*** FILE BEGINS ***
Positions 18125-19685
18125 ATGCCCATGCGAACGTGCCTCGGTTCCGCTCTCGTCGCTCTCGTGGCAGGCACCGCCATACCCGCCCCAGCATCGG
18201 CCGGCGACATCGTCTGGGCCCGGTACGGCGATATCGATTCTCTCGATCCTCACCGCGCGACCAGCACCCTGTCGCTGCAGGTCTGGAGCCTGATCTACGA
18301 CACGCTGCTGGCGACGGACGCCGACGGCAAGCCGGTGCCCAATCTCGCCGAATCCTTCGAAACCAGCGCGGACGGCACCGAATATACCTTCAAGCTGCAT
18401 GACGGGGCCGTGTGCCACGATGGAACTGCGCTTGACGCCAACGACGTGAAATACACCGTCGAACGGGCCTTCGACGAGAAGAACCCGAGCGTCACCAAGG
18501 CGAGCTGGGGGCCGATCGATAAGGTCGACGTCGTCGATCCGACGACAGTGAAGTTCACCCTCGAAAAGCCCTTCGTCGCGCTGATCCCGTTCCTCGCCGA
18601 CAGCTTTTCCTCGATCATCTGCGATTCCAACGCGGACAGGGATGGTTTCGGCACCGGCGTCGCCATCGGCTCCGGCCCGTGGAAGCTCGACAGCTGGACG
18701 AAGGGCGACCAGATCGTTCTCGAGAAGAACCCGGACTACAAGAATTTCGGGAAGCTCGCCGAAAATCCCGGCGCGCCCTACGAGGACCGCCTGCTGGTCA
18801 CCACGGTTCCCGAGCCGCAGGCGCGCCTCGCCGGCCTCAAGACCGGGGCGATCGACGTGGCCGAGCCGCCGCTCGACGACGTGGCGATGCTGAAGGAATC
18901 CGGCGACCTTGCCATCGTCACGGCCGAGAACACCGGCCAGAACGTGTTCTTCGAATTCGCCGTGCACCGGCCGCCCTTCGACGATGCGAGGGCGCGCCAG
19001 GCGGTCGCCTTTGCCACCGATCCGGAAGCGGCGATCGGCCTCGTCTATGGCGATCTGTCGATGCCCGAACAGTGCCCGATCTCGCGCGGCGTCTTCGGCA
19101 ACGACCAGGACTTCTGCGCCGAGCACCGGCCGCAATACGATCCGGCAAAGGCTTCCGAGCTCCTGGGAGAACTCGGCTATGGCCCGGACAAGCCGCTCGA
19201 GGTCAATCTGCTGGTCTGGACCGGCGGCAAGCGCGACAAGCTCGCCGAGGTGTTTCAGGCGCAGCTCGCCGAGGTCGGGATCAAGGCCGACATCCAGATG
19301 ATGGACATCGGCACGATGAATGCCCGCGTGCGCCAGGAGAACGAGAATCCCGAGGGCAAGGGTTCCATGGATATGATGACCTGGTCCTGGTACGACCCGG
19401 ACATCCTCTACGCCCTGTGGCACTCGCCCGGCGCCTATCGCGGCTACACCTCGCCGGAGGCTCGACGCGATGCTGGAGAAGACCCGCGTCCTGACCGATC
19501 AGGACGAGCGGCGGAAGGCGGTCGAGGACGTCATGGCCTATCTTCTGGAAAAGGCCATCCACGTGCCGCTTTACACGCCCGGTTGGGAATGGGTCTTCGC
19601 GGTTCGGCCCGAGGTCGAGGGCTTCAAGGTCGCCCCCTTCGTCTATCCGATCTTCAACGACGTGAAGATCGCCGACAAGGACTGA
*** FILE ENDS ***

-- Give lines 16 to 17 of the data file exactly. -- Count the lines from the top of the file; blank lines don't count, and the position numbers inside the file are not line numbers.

19501 AGGACGAGCGGCGGAAGGCGGTCGAGGACGTCATGGCCTATCTTCTGGAAAAGGCCATCCACGTGCCGCTTTACACGCCCGGTTGGGAATGGGTCTTCGC
19601 GGTTCGGCCCGAGGTCGAGGGCTTCAAGGTCGCCCCCTTCGTCTATCCGATCTTCAACGACGTGAAGATCGCCGACAAGGACTGA